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Re^10: Why Coro?

by binary (Novice)
on Oct 27, 2010 at 23:09 UTC ( #867862=note: print w/ replies, xml ) Need Help??


in reply to Re^9: Why Coro?
in thread Why Coro?

Each iThread, is simply another instance of the Perl interpreter running in it's own kernel thread within that same process.

It is therefore not a "a separate process" in any way shape or form.

As has been explained to you *countless* times windows threads are used to emulate processes and those emulated processes are then used to emulate threads.

I don't know why I'm replying really because for some reason you're incapable of understanding this. Just because the perl interpreter is threaded doesn't mean userland perl has those same threads. This is a CLEAR distinction anyone with even the most basic of understanding can see. The threads you are referring to are windows threads created by C. That is not perl ithreads.

You're also disagreeing with Marc Lehmann who wrote Coro. What exactly have you written again? In fairness I think you just can't admit you're wrong. I certainly hope so for your sake as if you genuinely believe the things you're saying I fear for your intelligence and reading comprehension.

That's now 3 people who disagree with you including the author of Coro yet you still maintain your silliness. Everywhere I look I see you arguing with people. You really must enjoy it a lot. How sad.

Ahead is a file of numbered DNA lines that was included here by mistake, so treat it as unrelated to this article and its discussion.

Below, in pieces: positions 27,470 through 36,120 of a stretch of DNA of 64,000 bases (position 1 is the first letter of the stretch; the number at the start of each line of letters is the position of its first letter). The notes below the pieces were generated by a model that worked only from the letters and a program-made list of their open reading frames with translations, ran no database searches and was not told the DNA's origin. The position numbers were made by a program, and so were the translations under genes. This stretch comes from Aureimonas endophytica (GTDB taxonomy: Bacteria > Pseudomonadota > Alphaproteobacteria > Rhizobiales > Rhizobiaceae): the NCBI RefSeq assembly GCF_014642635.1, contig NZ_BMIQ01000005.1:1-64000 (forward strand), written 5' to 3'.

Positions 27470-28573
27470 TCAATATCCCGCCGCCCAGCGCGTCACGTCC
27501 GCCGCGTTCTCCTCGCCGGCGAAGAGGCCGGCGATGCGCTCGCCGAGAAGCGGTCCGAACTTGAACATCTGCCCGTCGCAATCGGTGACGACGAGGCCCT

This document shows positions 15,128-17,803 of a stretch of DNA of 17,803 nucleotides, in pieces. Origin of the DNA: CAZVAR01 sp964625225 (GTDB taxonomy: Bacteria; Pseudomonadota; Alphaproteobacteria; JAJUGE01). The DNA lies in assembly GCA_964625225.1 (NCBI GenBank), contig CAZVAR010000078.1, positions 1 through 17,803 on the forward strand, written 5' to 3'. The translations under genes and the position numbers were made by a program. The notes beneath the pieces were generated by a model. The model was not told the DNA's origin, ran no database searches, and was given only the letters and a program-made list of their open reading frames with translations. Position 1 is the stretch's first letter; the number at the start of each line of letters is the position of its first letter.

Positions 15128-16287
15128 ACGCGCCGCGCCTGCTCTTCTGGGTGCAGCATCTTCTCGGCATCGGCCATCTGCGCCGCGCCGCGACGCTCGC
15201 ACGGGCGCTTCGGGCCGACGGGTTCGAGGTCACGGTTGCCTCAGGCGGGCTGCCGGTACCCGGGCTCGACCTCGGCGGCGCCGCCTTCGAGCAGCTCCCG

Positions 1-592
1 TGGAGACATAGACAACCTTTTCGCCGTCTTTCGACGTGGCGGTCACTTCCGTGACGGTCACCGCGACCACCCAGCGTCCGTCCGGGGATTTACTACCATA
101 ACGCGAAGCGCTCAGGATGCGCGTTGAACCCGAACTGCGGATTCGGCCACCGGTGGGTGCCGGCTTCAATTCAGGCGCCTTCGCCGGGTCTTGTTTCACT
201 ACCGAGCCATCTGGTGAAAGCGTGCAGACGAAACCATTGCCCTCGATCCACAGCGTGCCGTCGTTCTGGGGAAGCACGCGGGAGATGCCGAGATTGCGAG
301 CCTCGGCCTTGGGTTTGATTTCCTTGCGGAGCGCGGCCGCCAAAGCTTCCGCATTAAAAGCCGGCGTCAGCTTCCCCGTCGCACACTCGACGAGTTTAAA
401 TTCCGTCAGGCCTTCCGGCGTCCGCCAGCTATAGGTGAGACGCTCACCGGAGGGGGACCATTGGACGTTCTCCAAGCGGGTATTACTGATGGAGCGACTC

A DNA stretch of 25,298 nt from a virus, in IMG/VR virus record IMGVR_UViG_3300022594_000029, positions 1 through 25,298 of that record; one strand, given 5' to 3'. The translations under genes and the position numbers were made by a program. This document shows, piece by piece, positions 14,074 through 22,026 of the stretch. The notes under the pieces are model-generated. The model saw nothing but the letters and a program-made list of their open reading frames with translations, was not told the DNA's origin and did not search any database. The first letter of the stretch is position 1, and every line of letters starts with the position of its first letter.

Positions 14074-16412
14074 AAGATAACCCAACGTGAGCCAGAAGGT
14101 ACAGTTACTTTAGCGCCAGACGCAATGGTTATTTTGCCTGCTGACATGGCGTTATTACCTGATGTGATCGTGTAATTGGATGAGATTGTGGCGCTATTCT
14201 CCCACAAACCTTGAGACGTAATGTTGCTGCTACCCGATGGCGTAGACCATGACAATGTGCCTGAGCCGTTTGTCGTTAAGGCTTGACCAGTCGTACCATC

Oh and please continue to show your maturity by negative rep'ing every reply I make here. What are you, 12 for goodness sake?


Comment on Re^10: Why Coro?
Re^11: Why Coro?
by ikegami (Pope) on Oct 27, 2010 at 23:50 UTC

    As has been explained to you *countless* times windows threads are used to emulate processes and those emulated processes are then used to emulate threads.

    Perl threads (which has nothing to do with Windows) don't emulate threads. They may or may not be threads by your definition, but they definitely don't emulate threads.

    If they don't have the properties of (your definition of) threads, then they don't emulate threads.

    If they have the properties of (your definition of) threads, then they are threads, and thus can't emulate threads.

      Perl threads (which has nothing to do with Windows) don't emulate threads. They may or may not be threads by your definition, but they definitely don't emulate threads. I'm referring to the windows threads which are used to implement the process model in Perl which is in turn used to implement ithreads.

      I'm finished with this nonsense. Back to making money. Too much time wasted trying to educate idiots.

        I'm referring to the windows threads which are used to implement the process model in Perl which is in turn used to implement ithreads.

        And you're saying the Windows threads emulate threads or the ithreads emulate threads? Either way, the answer doesn't change. No threads are being emulated.

Re^11: Why Coro?
by Anonymous Monk on Oct 28, 2010 at 00:04 UTC
    Ad-hominem attacks are not appropriate on this forum.

    Since Perl is open source, all you have to do is point at the source code portions that back up your claims.

      Exactly. Please scroll up and you'll see me point this out to browseruk who initially got personal for absolutely no reason.
        I was talking to you binary. I have looked, and nowhere do you point at the source code portions that back up your claims. My understanding of win32 fork emulation and perl threads seems to agree with what BrowserUk is saying.

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